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22.08.2015 admin
Vermicomposting is an environmentally friendly way of reducing food scrap waste with the added boon of creating nutritious, rich compost for the garden. When vermiculture feeding, basically go “green.” Worms will eat most anything that you would put in a traditional compost bin such as coffee grounds, crushed eggshells, plant waste, and tea leaves. Worms will eat tomatoes, but do break down the seed or you will likely have some tomato sprouts in the bin. Be sure to chop larger pieces of fruit and vegetable into smaller pieces before vermiculture feeding. Depending on the size of your bin, feed the worms from once a week to every two days with about a cup of food.
The best indicator of proper feeding is the condition of your worms and their increasing numbers. If you’re interested in starting a vermicomposting system, please see my full post on How to Compost with Worms. You will know when vermicompost is ready to be harvested in a multi-compartment worm bin after the worms have been eating in one full compartment and you have filled up the next compartment with scraps and bedding. Let the light shine into the bin that you’re ready to harvest for at least 15 minutes. When you’re finished harvesting and the compartment is empty, begin adding food scraps and bedding to that one, while the worms work away in the full compartment. A general rule of thumb to follow is to use 3 pounds of vermicompost per 100 square feet of garden space.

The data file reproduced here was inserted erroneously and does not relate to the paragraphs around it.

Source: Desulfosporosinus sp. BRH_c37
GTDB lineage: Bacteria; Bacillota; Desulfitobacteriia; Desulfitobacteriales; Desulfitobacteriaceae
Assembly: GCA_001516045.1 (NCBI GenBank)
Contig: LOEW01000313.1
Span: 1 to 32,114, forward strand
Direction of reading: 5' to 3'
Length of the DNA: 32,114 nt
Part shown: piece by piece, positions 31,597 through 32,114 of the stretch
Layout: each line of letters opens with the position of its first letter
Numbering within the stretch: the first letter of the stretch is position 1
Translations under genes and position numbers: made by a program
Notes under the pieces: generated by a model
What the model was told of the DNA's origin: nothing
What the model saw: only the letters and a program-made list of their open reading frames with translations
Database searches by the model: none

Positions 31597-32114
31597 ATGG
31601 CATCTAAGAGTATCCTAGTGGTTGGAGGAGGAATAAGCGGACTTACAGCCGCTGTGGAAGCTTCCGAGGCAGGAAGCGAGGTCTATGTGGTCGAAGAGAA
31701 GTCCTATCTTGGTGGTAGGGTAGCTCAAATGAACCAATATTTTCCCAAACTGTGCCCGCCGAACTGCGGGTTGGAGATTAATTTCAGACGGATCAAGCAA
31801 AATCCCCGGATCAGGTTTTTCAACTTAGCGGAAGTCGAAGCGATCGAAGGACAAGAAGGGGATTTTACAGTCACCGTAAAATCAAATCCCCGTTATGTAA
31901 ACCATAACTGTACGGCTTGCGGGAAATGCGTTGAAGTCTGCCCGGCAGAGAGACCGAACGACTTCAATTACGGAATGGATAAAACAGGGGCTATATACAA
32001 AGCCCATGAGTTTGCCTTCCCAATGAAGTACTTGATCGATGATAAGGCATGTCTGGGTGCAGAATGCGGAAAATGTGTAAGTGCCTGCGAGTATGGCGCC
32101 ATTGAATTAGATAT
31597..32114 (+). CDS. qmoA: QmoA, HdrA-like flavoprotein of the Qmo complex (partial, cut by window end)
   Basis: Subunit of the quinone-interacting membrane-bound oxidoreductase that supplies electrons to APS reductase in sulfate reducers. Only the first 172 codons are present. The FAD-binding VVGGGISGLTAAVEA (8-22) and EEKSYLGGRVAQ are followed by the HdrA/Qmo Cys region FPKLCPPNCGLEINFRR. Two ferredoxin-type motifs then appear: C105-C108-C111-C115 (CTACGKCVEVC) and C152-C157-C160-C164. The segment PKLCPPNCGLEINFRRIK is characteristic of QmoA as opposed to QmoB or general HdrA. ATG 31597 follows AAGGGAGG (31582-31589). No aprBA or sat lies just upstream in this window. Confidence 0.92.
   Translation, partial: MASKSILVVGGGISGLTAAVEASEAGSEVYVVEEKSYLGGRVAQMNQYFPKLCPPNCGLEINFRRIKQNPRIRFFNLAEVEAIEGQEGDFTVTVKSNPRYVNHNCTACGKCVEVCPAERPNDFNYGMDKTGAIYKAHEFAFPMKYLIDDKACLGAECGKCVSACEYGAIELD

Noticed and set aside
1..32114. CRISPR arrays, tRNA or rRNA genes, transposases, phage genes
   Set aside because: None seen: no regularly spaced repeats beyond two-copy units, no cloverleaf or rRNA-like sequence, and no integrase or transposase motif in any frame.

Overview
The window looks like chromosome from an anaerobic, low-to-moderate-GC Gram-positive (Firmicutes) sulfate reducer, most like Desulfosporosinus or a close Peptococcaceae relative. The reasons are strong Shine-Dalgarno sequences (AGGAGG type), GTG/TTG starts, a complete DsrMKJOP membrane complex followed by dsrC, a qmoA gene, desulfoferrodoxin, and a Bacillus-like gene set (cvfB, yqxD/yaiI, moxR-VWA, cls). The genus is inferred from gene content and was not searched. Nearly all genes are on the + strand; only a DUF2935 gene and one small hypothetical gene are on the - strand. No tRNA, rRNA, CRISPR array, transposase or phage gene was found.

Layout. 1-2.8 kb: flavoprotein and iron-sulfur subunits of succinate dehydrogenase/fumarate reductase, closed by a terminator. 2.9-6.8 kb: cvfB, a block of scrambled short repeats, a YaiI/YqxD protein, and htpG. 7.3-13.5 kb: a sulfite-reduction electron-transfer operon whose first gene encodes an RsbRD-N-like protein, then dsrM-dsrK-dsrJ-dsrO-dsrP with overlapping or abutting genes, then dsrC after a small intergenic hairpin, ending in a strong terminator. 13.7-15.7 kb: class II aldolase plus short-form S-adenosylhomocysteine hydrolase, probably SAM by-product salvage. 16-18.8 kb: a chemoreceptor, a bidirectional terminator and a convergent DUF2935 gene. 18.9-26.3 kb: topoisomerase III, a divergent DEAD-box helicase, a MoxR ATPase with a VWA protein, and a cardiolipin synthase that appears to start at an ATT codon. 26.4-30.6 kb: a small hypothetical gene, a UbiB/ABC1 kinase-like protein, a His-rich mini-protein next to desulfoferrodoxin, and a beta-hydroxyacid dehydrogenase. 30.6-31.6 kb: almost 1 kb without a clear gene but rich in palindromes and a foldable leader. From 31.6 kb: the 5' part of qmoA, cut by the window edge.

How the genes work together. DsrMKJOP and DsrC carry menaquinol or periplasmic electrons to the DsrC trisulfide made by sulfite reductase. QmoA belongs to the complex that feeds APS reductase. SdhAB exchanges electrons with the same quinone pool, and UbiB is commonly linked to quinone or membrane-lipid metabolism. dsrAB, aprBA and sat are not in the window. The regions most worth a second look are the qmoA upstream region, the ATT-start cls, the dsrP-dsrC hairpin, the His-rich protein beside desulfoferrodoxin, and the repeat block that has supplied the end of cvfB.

Outside in the garden, place 1 to 4 inches of vermicompost on the surface level of the soil and work it in. Vermicompost can be added to the surface of the soil surrounding established plants and watered right in. A handful of vermicompost can be placed into the bottom of each planting hole when planting seedlings, and into furrows when planting seeds. If you’re starting seeds indoors, incorporate vermicompost into your starting mix! Use 1 part vermicompost to 3 parts soil mix.
This entry was posted in Organic Gardening and tagged how to compost with worms, how to harvest worm castings, how to use vermicompost, how to use worm castings, how to vermicompost by Cortney Timmer.
Hi, I'm Cortney and I blog about healthy living, organic family recipes and natural parenting.

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Daily Pea and its authors do not claim to be nutritionists or medical professionals, but rather champions of nutritious foods for our families and providing the best tools for healthy living. Onions and garlic will eventually be broken down by worms, but the odor in the interim may be more than you can handle! You may want to keep a journal regarding how quickly your worms consume certain things so you can adjust timings, amounts, and varieties. Proper care and feeding of the worms will reward you with rich soil for your garden, a smaller garbage can and a hand in reducing the amount of waste in our landfills. It’s one of the most nutritious and sustainable fertilizers you can use in your garden.